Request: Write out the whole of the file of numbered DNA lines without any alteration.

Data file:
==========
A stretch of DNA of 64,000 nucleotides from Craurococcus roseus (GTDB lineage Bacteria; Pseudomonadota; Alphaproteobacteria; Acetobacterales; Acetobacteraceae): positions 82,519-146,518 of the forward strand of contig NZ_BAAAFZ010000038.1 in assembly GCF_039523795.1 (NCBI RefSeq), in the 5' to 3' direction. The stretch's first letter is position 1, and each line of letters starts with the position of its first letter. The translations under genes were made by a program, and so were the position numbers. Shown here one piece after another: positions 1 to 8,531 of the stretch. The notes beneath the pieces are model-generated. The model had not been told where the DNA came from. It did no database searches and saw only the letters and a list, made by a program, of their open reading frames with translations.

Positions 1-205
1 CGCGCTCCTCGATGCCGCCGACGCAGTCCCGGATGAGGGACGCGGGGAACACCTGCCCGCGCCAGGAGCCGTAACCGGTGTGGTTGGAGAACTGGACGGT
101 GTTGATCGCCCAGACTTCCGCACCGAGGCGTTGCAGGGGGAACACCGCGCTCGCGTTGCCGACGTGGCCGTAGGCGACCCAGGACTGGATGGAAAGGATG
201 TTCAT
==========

A stretch of DNA of 64,000 nucleotides from Craurococcus roseus (GTDB lineage Bacteria; Pseudomonadota; Alphaproteobacteria; Acetobacterales; Acetobacteraceae): positions 82,519-146,518 of the forward strand of contig NZ_BAAAFZ010000038.1 in assembly GCF_039523795.1 (NCBI RefSeq), in the 5' to 3' direction. The stretch's first letter is position 1, and each line of letters starts with the position of its first letter. The translations under genes were made by a program, and so were the position numbers. Shown here one piece after another: positions 1 to 8,531 of the stretch. The notes beneath the pieces are model-generated. The model had not been told where the DNA came from. It did no database searches and saw only the letters and a list, made by a program, of their open reading frames with translations.

Positions 1-205
1 CGCGCTCCTCGATGCCGCCGACGCAGTCCCGGATGAGGGACGCGGGGAACACCTGCCCGCGCCAGGAGCCGTAACCGGTGTGGTTGGAGAACTGGACGGT
101 GTTGATCGCCCAGACTTCCGCACCGAGGCGTTGCAGGGGGAACACCGCGCTCGCGTTGCCGACGTGGCCGTAGGCGACCCAGGACTGGATGGAAAGGATG
201 TTCAT